The Water Protection Grants to the States, as the name suggests, offers grants to enable the US and its territories have the necessary structures in regards to water management. Hazardous Materials Emergency Preparedness Grant Program accesses funds from freighting companies, which helps in their role of putting in place measures to curb exposure to harmful substances (United States, 2002). Hazmat training and planning forms part of their strategy. The State and Local Anti-Terrorism Training under the Department of Justice offers a variety of services and human resource in the areas of terrorism, law, and justice (United States, 2011). The National Fire Plan-Wildland Urban Interface Community Fire Assistance program carries out the National Fire Plan, which aids communities vulnerable to fire outbreaks to develop capacities in fire management.
The Radiological/Nuclear Detection Pilot Evaluations Program focuses on risks that are likely to arise from unplanned leaks of nuclear material (United States, 2002). The Emergency Food and Shelter National Board Program supports rescue processes in the post-event phase by providing food and shelter to the most affected people. They also finance similar, more localized programs. The Regional Catastrophic Preparedness Grant Program has broad responsibilities, which involve the wide-scale preparedness for disasters of all kinds. In this respect, they create strategies and guidelines for mitigating catastrophes. The Public Health Emergency Preparedness encourages the readiness of such emergencies as flu pandemics at federal and state level. They work with the private sector and nonprofits to increase their reach.
Disaster Mitigation Programs
These are programs primarily involved in the management of disasters when they occur. Unlike the prevention programs that are spread across a wide range of state agencies and organizations, the mitigation programs are principally under the FEMA, having come about through legislation and subsequent ratification of the relevant laws.
The Public Assistance Program falls under Section 406 of the Constitution and makes it possible to make finances available to the public as well as public and private facilities to enable them to recover (United States, 2002). In regards to facilities, they analyze each project to determine its suitability for the awarding of such funds. The Hazard Mitigation Grant Program (HMGP) provides grants to various communicates and states to help them tackle the after-effects of disasters. They also give donations to crucial organizations working for the long-term solutions to such problems. FEMA oversees their activities to ensure they are in line with their mandate.
The Pre-Disaster Mitigation also funds states and specific communities to create strategies and projects for mitigating disasters. Unlike the HMGP, which assess each case, the PDM is competitive, at the end of which a few people or organizations have qualified for the finances. States, native tribes, and entire local authorities are eligible for financing, with PNP's with a recommendation from entitled groups (United States, 2008). The program has worked since its establishment to prevent the escalation of impacts from various disasters that may develop in artificial structures. Naturally, therefore, they have helped police stations, schools, hospitals, and other types of infrastructure in that respect. Help, in this sense, refers to thickening the walls, replacing shutters with reinforced ones, and raising building structures to a higher ground level. FEMA reviews their guidelines on an annual basis and implements them through PDM in the ways above.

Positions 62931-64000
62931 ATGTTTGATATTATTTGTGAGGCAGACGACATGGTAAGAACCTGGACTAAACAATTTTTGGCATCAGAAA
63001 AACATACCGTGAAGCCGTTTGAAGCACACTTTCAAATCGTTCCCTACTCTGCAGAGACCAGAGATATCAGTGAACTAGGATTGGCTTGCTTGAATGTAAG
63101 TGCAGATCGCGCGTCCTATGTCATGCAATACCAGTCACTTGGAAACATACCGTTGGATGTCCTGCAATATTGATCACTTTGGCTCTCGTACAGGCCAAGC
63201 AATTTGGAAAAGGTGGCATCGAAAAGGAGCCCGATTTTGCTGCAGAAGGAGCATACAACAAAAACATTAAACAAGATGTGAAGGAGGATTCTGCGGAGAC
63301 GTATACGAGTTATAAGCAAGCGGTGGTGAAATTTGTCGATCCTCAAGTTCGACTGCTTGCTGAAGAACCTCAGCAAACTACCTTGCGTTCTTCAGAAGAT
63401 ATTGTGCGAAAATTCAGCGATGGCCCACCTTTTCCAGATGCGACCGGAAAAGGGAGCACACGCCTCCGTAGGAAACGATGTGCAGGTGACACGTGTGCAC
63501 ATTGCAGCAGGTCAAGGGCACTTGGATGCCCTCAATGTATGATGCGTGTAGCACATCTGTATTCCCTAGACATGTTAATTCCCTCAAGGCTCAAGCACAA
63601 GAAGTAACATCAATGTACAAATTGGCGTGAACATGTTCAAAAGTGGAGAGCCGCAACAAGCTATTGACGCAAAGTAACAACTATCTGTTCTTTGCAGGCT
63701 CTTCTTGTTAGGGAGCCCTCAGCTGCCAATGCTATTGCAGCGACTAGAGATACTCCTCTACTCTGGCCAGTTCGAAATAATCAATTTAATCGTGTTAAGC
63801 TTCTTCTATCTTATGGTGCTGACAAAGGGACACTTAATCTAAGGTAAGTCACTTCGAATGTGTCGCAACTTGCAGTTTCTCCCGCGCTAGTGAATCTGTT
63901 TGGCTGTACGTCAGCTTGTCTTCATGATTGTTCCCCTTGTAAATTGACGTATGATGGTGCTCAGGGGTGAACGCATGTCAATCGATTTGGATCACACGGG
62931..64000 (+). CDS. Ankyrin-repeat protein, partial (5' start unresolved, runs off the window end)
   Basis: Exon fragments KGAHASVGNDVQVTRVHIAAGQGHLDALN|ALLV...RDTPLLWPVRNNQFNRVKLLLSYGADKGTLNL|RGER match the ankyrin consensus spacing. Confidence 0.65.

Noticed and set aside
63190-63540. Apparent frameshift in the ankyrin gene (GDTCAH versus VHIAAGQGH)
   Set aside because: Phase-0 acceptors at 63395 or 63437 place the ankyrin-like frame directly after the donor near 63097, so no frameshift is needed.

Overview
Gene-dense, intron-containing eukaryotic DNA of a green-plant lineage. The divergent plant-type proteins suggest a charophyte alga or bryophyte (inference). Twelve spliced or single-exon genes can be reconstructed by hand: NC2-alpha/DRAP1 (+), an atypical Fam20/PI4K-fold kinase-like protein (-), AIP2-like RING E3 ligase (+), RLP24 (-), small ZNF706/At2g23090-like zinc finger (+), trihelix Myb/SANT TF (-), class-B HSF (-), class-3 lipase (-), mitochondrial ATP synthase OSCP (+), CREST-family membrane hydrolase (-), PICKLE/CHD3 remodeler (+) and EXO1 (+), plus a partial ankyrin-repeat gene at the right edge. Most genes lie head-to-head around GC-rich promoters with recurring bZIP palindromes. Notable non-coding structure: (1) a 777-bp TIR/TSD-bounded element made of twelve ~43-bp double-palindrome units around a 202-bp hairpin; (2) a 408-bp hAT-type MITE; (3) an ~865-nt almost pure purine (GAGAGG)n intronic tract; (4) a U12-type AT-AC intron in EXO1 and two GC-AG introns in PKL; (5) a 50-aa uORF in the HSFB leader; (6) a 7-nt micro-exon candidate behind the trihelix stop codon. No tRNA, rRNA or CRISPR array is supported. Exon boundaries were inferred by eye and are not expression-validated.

The Flood Mitigation Assistance (FMA) program gets funds from the National Flood Insurance Program (NFIP) and targets buildings that have insured with the NFIP (United States & United States, 2008). The funds are available every year. As is the case with the PA program, each state has its FMA program, which it runs independently. FMA pays three-quarters of the total amount to cater for the cost of the projects they are financing (United States, 2008). Some of the activities that the FMA can undertake are the raising of the ground level of buildings, destruction, and transfer of affected people to a safer location. They also work to ensure constructions are in line with the essential NFIP prerequisites. If the amount of money required to guarantee a particular structure complies with the NFIP requirements may raise the total cost of mitigation, it may qualify for additional funding from the FMA.
The Public Assistance program has a broad mandate, which involves removing clutter from wrecked buildings and nature, renovating such buildings. State and local governments, in addition to Native American communities, are potential beneficiaries of the PA program. Private non-profit organizations are also eligible to apply, mainly if their projects revolve around emergency response, education, medical services, and elderly care (United States, 2008). FEMA, in conjunction with some state agencies, determine which regions qualify for the financial boost, after which they must make such a request in writing. When they decide who deserves the assistance, they conduct a thorough briefing where they discuss various aspects of the disaster and formulate a plan to tackle it (United States, 2002). They then form a team which shortlists the said structures along with their approximate reconstruction quotations. Water facilities, public buildings, roads and bridges, and par...